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This course is intended to throw application software developers into a modestly deep course on hardware and embedded concepts. As such, there can be a lot of obstacles to get past before feeling comfortable with the subject matter.
Things like imposter syndrome and a sense of feeling under qualified to even start are common. Everyone feels this way from time to time. Trying out a hardware job as a software engineer was how I learned most of this material.
How The Brain Processes Information
Your subconscious uses the information you consume to make conclusions (i.e. solve problems). Your conscious self merely spends all of its time convincing itself whether the subconscious is correct or not. The key takeaway here is that you shouldn't worry so much about not understanding a subject right away. Instead, just try to consume as much of the information as possible and then give your subconscious time to digest that information.
During this course we're going to be showing some processes to accomplish various tasks. These are by no means the only way to accomplish the same tasks, its merely the way that I think of the problem while I work through potential solutions. The key advice I have is to not do my way just because its the only way you've seen. There is a thing called Cargo Culting, and its definitely something to avoid if something doesn't make sense while engineering solutions.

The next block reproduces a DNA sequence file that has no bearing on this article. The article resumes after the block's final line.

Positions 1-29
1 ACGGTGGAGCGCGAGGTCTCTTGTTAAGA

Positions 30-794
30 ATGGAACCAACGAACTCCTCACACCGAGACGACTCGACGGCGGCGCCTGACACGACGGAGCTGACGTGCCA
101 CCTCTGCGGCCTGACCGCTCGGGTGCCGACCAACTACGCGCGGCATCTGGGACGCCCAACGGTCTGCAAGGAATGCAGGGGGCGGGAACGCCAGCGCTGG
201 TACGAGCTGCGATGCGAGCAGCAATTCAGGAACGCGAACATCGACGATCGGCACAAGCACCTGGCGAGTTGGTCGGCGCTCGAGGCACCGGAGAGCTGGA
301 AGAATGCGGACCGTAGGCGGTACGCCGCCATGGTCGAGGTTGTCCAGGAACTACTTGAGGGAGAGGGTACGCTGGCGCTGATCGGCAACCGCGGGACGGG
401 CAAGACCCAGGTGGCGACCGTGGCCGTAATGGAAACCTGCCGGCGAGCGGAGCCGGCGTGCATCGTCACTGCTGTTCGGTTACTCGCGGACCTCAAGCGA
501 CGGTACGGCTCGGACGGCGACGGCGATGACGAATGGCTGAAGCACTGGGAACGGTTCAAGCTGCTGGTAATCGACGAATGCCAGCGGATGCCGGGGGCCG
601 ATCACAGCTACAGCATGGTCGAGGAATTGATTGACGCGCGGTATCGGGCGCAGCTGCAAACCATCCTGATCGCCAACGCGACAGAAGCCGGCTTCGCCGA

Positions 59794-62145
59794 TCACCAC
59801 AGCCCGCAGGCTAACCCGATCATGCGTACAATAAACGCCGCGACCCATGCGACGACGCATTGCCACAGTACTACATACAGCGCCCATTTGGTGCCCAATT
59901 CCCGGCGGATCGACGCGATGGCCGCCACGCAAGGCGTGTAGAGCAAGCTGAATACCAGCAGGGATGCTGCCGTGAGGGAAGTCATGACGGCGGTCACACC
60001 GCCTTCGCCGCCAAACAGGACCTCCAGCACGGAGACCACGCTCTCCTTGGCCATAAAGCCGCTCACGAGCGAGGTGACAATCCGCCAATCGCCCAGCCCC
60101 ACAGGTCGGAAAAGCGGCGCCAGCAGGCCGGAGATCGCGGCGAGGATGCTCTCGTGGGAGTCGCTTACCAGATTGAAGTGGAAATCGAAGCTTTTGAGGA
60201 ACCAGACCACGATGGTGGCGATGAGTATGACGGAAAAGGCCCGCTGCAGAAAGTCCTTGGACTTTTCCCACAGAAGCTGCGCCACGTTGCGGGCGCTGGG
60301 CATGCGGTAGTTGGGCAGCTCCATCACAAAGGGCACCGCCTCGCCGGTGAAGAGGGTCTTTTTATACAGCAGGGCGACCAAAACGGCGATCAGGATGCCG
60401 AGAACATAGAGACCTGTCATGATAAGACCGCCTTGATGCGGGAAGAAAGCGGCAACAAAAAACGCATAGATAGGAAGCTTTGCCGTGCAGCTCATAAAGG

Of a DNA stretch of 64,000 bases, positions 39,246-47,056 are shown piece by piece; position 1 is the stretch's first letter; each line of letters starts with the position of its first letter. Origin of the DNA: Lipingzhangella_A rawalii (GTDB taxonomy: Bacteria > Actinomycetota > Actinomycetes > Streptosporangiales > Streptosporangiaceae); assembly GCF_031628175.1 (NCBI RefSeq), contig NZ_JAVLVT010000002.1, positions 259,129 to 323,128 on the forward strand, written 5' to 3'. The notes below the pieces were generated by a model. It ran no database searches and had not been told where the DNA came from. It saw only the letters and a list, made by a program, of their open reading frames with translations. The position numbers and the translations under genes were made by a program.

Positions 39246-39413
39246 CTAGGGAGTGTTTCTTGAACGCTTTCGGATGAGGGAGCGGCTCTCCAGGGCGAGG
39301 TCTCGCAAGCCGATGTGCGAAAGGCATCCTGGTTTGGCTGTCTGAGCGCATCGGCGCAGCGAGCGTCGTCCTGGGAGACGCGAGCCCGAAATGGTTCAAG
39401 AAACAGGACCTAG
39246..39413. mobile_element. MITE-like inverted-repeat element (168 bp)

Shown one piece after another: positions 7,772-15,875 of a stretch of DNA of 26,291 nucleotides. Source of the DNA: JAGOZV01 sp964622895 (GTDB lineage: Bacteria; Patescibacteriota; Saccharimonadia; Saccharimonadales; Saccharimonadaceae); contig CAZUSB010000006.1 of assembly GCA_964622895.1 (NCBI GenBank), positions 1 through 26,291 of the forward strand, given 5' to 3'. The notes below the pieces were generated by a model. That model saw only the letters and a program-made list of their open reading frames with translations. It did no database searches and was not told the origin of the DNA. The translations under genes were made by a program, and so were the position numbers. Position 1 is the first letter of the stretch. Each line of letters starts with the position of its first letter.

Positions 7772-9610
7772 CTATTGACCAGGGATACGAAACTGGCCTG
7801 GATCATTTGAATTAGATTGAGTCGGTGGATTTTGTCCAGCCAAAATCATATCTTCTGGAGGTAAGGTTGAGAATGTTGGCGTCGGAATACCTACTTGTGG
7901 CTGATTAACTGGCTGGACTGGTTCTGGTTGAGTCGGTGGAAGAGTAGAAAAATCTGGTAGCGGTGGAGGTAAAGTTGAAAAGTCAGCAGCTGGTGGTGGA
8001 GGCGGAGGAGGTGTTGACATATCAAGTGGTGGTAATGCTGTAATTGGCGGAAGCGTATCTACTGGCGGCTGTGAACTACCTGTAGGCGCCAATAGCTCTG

Wikipedia.org describes Cargo Cult as:
A cargo cult is a millenarian belief system in which adherents perform rituals which they believe will cause a more technologically advanced society to deliver goods.
Put another way, some one "Cargo culting" is someone who is performing rituals without knowing why they exist in the first place. IMO, This happens so often in organizations that its likely the key reason for process bloat. I once asked an individual responsible for drafting the organization's test plan template, why some of the sections existed. They visibly showed that they were irritated and ended up justifying the sections by indicating that its something that other organizations had done in their experience. The take away is that this individual was cargo culting "how to perform testing".
A more light hearted cargo cult story I've been told before involves ritual cooking at Thanksgiving. There once was a lady that learned how to cook a turkey from her grandmother when she was young. One of the steps that her grandmother taught her granddaughter to do was to cut off one end of the turkey. For the next 30 years, the granddaughter would cut off the end of the turkey until one day her own daughter asked "Why do you cut off the end of the turkey?". Only then did the lady become more curious. When the lady phoned her grandmother at the nursing home to ask why she cut off the end of the turkey every Thanksgiving, the grandmother responded, "So that it would fit in my small oven!".